Wednesday, 21 June 2006

Canterbury on B033: 'grateful' but 'not clear'

The Archbishop of Canterbury tonight issued a statement,following the adoption by the General Convention of Resolution B033.

He said he was ‘grateful’ to the Bishops and Deputies for the seriousness with which they addressed the issue, and for their hard and devoted work. He added that ‘it is not yet clear’ whether the adopted reolutions are enough to satisfy the requests of the Windsor Report.

The statement in full reads:

I am grateful to the Bishops and Deputies of the 75th General Convention of the Episcopal Church (USA) for the exceptional seriousness with which they have responded to the request of the Primates of the Anglican Communion that they should address the recommendations of the Windsor Report relating to the tensions arising from the decisions associated with the 74th General Convention in 2003.

There is much to appreciate in the hard and devoted work done by General Convention, and before that, by the Special Commission on the Episcopal Church and the Anglican Communion, in crafting the resolutions. This and the actions taken today show how strong is their concern to seek reconciliation and conversation with the rest of the Communion.

It is not yet clear how far the resolutions passed this week and today represent the adoption by the Episcopal Church of all the proposals set out in the Windsor Report. The wider Communion will therefore need to reflect carefully on the significance of what has been decided before we respond more fully.

I am grateful that the Joint Standing Committee of the Primates and ACC has already appointed a small working group to assist this process of reflection and to advise me on these matters in the months leading up to the next Primates’ Meeting.

I intend to offer fuller comments on the situation in the next few days. The members of Convention and the whole of the Episcopal Church remain very much in our prayers.

Posted by Simon Kershaw on Wednesday, 21 June 2006 at 9:59pm BST | TrackBack
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Categorised as: ECUSA
Comments

Poor ABofC, "Why me, Lord" would be my reaction!

Anyway I think that the proposal and rejection of A161 will be the telling issue. If there was no need for a moritorium on gay-partnership blessings why was it proposed by SEAC, and in A161 to the end ? And if B033 is truly a moritorium on consecrating "gay-partnered bishops" why is it weaker language than A161 ?

Posted by: Dave on Thursday, 22 June 2006 at 12:02am BST

"It is not yet clear how far the resolutions passed this week and today represent the adoption by the Episcopal Church of all the proposals set out in the Windsor Report. The wider Communion will therefore need to reflect carefully on the significance of what has been decided before we respond more fully."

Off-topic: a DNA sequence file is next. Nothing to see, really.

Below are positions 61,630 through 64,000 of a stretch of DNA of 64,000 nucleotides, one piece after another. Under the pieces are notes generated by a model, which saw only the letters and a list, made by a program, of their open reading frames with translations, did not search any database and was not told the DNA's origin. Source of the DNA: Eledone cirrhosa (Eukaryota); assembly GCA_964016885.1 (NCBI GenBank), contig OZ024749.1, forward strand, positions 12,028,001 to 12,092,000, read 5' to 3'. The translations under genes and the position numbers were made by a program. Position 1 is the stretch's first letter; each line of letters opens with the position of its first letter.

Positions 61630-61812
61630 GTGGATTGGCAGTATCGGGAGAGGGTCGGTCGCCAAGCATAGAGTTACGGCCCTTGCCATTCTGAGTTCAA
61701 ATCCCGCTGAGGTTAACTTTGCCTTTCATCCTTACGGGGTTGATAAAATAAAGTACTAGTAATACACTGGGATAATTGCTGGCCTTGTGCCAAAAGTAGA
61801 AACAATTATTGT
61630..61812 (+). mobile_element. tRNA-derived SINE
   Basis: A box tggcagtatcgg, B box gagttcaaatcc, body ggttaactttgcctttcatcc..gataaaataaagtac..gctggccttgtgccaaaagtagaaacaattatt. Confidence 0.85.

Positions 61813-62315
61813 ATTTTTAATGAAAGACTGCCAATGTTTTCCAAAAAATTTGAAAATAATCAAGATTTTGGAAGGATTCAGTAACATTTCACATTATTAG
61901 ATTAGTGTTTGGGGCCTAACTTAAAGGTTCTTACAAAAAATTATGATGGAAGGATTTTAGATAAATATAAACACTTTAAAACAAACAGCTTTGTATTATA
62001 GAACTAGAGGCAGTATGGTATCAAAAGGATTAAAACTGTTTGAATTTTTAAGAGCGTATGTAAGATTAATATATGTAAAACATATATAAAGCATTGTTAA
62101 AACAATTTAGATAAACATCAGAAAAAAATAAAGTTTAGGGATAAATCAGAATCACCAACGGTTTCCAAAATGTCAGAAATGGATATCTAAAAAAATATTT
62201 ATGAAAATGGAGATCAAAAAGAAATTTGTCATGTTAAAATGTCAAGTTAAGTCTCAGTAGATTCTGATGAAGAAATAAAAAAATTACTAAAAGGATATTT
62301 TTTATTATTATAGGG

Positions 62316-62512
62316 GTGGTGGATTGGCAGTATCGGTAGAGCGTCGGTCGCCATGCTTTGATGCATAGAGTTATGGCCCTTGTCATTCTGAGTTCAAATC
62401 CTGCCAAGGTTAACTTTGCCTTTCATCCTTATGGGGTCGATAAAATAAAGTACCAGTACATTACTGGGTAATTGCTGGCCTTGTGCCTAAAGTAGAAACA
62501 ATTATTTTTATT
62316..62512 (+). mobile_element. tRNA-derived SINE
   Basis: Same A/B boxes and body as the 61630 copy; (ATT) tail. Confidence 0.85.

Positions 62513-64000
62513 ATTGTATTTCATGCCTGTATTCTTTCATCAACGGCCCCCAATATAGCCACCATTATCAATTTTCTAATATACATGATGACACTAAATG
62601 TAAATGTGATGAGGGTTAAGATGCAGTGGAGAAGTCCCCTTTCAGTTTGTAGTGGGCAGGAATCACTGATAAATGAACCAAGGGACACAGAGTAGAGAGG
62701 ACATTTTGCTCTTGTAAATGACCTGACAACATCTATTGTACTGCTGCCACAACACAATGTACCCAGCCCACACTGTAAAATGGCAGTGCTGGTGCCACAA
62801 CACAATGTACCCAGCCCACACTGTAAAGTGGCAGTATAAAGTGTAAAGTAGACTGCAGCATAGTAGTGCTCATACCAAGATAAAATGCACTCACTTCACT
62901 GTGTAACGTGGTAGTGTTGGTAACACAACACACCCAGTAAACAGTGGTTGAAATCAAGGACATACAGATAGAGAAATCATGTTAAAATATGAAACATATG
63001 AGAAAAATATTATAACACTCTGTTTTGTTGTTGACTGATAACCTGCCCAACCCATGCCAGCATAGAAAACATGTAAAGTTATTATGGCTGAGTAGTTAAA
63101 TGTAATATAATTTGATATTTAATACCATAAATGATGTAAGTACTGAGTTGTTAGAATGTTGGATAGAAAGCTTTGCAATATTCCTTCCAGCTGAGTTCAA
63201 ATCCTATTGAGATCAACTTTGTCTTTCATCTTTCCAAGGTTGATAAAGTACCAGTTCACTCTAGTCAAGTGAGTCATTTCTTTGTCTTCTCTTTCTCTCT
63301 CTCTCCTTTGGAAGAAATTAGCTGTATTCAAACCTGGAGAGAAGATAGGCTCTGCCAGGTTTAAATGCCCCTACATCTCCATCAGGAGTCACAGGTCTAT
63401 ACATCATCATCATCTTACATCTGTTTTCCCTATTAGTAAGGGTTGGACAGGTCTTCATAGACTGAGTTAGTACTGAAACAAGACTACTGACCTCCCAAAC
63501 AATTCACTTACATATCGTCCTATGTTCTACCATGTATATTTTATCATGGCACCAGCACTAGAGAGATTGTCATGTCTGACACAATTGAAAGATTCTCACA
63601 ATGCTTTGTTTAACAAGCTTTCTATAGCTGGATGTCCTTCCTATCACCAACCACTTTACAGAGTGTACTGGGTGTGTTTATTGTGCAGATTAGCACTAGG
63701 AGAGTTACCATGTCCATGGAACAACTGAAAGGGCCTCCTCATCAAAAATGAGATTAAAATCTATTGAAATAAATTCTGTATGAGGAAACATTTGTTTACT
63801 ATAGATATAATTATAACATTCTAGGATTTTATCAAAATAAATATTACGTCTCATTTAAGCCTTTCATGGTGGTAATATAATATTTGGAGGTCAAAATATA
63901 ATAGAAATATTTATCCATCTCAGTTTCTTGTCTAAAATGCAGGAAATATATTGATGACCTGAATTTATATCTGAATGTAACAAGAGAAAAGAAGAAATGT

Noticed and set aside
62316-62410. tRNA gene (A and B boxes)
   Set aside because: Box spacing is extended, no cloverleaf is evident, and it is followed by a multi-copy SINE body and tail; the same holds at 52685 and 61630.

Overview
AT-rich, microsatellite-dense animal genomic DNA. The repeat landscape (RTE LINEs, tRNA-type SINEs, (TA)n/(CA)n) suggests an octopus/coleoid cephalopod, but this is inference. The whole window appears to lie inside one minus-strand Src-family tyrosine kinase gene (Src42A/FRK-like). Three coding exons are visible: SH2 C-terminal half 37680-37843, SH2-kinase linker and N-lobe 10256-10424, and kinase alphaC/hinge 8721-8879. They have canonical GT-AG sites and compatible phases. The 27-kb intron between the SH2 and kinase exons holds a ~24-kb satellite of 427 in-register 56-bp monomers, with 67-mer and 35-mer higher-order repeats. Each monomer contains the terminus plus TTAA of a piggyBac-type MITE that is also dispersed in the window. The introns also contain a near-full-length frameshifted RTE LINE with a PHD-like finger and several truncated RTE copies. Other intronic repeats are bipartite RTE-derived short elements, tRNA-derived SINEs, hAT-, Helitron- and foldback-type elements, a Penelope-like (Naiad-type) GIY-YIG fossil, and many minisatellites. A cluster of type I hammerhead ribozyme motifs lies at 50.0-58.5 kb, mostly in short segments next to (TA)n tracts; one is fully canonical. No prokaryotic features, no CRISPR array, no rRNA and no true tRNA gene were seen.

"adoption...of all the proposals set out in the Windsor Report" BY JUST THE EPISCOPAL CHURCH???

When the heck is the "wider Communion" going to "reflect carefully" on how ***THEY*** are failing to adopt all the WR proposals (w/ their frequent diocesan-boundary invasions, to say NOTHING of failing to live up to the "Listening" pledge)?

++Cantuar's mealy-mouthed hypocrisy is *disgusting*. >:-0

If the meeting at Lambeth has a *shred* of human decency---and Christian morality---it would ONLY be if +Gene Robinson is at its CENTER!

Posted by: J. C. Fisher on Thursday, 22 June 2006 at 12:31am BST

Why expect anything more from Williams?

Its clear this won't be enough for conservatives, but no doubt it will be enough to let the whole saga drag on for another couple of years.

Its blatantly obvious to me that I have no shared beliefs with conservatives, and that there is absolutely no logical reason why liberals and conservatives should continue to share the same denomination.

Posted by: Merseymike on Thursday, 22 June 2006 at 12:49am BST

I pray for Rowan Williams. He has quite a burden. He is being tested at this time. Money or Faith. I hope he choose Faith.

Posted by: janice on Thursday, 22 June 2006 at 1:08am BST

Sorry, JCF - all this was perfectly predictable a week ago, but GC has gone ahead regardless.

GC can do whatever it likes for ECUSA: but it can not dictate to the Anglican Communion.

Posted by: Alan Marsh on Thursday, 22 June 2006 at 1:50am BST

Between the meddlings of +Durham, +Rochester and ++York you'd think the CofE would have thought they'd done enough TEC kicking and intimidation. Now we have that millymoused, bushybrowd, Duncan looking ABC saying "She will be a problem for our collegiality" and "this isn't enough."

Look MR Williams, you haven't asked anyone else do live up to their part of the bargain, you treat us in TEC like bad school boys (who should be sent down but you can't, who'd pay the bills?) and can't even stand up for your friends ie. Jeffrey John+.

I agree JC with you but the fact is +VGR won't even be asked to Lambeth!

Posted by: Robert Christian on Thursday, 22 June 2006 at 4:01am BST

All too late now.

10 ECUSA network diocese left ECUSA yesterday, and have appealed to the ABC to recognised them.

The Global South's position is completly consistent and clear.

The ABC is being told, NOW, in no uncertain terms
that he has no choice except to recognise Duncan and the Network - and excommunions Shori and all of ECUSA by the end of the week - or the Global South, Wright, Rochester & Sentamu will do the job for him

Posted by: Sinner on Thursday, 22 June 2006 at 8:39am BST

Like I said a while ago, it took a man from the "left" to deal with "Militant" in the Labour party and it looks like it is going to be an ABC from the left who has to deal with the Anglicans' militant minority of liberals. The ABC has a horrible job, made much worse by his old friends using his watch to push their agenda.

JCF writes, "If the meeting at Lambeth has a *shred* of human decency---and Christian morality---it would ONLY be if +Gene Robinson is at its CENTER!" - not sure how GR and "Christian morality" can be equated.....that is if one still looks to the Bible for a definition of Christian morality.

Who is qualified to be a bishop (or a vicar, for that matter)?